Dundee Street Songs, Rhymes and Games: The William Montgomerie Collection, 1952

Dundee Street Songs, Rhymes and Games: The William Montgomerie Collection, 1952
Introduced, edited and annotated by Margaret Bennett, and illustrated by Les McConnell
(Ochtertyre: Grace Note Publications, 2021)

William Montgomerie (1904-1994) was born in Glasgow, and spent many years as a teacher and a poet, living in Broughty Ferry on the eastern fringes of Dundee.  He and his London-born wife, Norah Shargool, an illustrator working for newspaper and comic publisher D C Thomson, were fascinated by the music sung by children, and from the 1940s co-produced books of songs, rhymes and games of the children who played in the streets of Dundee.  These books, vividly illustrated by Norah, used the Scots language in a period when this was widely discouraged in Scottish schools.  William’s field recordings from the 1940s preserved the sounds of the voices of children from Hilltown (or rather, Hilltoon), Dundee, and this book includes an (optional) CD of some of this material, jointly produced by the Royal Conservatoire of Scotland (where Bennett teaches folksong and folklore) and the publishers.  The original recordings sit in the Tobar an Dualchais (Kist o’ Riches) archive curated by the School of Scottish Studies at the University Edinburgh, and Bennett’s book helpfully provides catalogue reference numbers to these.  Les McConnell’s vivid line drawings help modern readers to remember or imagine the original street contexts.

Norah and William Montgomerie’s collections included:

  • Scottish Nursery Rhymes (1946)
  • Sandy Candy and other Scottish Nursery Rhymes (1948)
  • The Hogarth Book of Scottish Nursery Rhymes (1964)
  • This Little Pig Went to Market: Play Rhymes for Infants and Young Children (1983)

Dundee Street Songs collects highlights from these publications.  It includes a transcription of an interview between Norah Montgomerie and Bennett, a survey of the contribution made by the Montgomeries to the advocacy and preservation of Scots oral as well as literary culture, and details of 47 songs, rhymes and games with notes that clarify language and social contexts.

To ethnomusicologists today, the importance of children’s music is well recognised, highlighted by writers such as John Blacking as a key location of peer-to-peer oral transmission, occurring at an important life stage as children move from their immediate familial musicmaking into broader age-defined communities of practise.  Within the British Isles, important fieldwork looking at (particularly English) schoolchildren at play before the age of mass social media was carried out by Iona and Peter Opie (e.g. The Lore and Language of Schoolchildren, OUP, 1959), and fieldwork that builds upon the Opies’ work on children’s historical musicking is well laid out in the British Library website under the ‘Playtimes’ project .  The folksong index for English songs compiled by Steve Roud also contains some of this material, reflecting usages that cross the border.  But Dundee Songs shows that the Montgomeries were at work even earlier than the Opies, and brings a Scottish and Scots focus to this knowledge and highlights the importance of children’s play to Scots culture generally and to Dundee more specifically.  For some older readers, this will be the sound of their childhood.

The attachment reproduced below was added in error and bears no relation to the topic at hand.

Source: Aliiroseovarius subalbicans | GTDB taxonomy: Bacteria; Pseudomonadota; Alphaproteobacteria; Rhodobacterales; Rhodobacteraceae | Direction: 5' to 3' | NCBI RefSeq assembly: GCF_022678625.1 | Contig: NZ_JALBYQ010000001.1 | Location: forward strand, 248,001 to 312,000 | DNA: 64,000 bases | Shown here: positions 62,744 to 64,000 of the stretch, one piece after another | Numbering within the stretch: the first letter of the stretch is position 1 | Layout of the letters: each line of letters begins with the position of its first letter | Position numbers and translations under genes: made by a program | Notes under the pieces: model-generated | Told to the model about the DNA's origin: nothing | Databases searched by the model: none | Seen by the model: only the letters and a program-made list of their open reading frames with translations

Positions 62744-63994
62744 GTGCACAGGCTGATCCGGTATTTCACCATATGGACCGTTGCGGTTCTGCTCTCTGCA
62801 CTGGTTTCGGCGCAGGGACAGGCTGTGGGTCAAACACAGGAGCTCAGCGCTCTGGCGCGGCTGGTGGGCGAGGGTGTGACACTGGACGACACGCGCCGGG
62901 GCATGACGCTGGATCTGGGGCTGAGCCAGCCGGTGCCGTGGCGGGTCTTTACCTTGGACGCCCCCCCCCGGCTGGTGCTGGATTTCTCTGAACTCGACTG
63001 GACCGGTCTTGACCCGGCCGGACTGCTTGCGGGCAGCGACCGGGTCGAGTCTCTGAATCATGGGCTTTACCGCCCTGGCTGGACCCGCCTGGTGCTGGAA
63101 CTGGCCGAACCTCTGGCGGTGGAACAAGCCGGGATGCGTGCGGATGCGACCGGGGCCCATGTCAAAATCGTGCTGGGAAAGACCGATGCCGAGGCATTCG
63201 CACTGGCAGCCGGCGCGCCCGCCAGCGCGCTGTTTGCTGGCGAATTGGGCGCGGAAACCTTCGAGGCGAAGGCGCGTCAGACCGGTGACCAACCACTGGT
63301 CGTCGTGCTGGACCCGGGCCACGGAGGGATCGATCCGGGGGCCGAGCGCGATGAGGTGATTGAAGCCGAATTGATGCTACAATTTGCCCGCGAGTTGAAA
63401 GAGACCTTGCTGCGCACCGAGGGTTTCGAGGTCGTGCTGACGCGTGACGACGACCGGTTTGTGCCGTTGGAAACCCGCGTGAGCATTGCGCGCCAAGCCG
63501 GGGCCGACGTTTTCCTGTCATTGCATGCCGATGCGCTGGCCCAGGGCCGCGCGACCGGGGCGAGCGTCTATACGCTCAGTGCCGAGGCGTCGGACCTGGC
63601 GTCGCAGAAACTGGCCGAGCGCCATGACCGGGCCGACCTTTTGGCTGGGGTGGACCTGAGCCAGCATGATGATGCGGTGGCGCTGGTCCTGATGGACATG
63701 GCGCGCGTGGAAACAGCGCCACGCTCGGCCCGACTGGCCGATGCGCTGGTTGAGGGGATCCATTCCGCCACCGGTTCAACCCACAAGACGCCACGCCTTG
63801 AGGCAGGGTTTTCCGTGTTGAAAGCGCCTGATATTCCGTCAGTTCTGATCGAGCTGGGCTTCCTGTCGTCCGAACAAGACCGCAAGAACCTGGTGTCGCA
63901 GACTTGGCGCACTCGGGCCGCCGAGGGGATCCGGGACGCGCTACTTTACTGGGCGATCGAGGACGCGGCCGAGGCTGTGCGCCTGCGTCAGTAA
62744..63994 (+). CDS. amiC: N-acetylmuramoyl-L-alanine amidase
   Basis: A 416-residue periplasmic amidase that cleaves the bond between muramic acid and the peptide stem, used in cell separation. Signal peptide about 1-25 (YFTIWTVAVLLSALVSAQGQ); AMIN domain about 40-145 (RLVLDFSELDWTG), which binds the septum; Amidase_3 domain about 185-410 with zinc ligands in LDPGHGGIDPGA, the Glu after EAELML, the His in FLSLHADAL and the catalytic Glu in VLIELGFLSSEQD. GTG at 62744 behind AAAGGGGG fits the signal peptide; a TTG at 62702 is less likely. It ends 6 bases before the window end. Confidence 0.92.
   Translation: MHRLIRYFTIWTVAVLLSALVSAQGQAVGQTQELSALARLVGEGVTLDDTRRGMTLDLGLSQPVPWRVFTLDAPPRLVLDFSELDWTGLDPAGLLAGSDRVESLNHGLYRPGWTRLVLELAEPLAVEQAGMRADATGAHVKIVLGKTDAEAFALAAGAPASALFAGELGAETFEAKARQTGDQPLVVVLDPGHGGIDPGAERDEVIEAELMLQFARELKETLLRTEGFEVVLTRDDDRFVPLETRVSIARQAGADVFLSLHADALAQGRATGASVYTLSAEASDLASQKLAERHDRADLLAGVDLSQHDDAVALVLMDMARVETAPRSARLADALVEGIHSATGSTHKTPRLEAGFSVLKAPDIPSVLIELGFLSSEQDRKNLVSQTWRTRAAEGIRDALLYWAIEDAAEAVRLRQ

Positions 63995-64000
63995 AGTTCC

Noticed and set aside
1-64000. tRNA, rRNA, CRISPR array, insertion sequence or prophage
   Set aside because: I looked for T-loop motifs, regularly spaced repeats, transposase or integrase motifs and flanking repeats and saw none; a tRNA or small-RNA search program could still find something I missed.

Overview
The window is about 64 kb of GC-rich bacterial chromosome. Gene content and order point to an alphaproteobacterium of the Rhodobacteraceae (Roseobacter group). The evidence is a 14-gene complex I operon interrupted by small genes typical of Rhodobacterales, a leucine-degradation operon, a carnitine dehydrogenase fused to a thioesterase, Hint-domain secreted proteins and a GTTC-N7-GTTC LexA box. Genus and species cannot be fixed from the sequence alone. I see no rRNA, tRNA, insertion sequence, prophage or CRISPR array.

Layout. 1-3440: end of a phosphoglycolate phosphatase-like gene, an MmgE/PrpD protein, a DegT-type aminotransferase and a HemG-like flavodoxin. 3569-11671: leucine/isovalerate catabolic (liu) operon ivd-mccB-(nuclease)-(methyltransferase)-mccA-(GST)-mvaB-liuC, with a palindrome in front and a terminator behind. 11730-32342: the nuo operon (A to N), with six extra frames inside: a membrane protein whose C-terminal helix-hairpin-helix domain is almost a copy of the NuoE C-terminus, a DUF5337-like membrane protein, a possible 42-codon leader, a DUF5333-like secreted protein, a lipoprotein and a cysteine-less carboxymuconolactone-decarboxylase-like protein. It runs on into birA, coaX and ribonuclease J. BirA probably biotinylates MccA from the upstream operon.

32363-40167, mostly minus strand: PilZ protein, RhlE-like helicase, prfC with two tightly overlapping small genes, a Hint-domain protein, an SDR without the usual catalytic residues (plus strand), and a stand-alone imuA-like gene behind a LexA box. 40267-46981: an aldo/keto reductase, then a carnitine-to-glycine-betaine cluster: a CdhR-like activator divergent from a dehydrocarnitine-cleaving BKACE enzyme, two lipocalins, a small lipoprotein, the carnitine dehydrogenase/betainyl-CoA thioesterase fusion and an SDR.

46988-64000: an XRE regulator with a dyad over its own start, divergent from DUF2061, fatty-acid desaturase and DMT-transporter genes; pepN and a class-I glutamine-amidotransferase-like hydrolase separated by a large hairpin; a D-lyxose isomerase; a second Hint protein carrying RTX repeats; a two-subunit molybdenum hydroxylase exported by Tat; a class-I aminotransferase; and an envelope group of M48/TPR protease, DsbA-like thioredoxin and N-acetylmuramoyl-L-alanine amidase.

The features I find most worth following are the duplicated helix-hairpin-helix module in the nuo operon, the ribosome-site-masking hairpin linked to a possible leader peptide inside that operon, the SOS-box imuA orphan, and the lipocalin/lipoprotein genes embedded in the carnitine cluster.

Many adults wish that today’s children were as musically active as the Hilltown children recorded by William Montgomerie and sampled by this project.  There is advocacy to encourage this in schools today, for example, from Scottish publishers like Matthew Fitt and James Robertson, whose publishing project Itchy Coo and work with schools around Scotland including Dundee has done much to encourage teachers and schoolchildren to recognise the poetic liveliness of their native Scots.  Dundee Songs likewise encourages readers to continue their interest in this oral repertoire by providing a song index and suggestions for further reading and listening.

These interventions in cultural recovery are useful reminders to all-ages educators of the value of active musicking, albeit one that presents a poignant contrast with today’s digitally mediated musicking, when every child seems to have a phone in their hand rather than a skipping rope, or to be holding a games counsel rather than kicking a football.  The publishers have kept the book at a very affordable cost to encourage practical application.

Details of how to purchase this book from Grace Note Publications is here.

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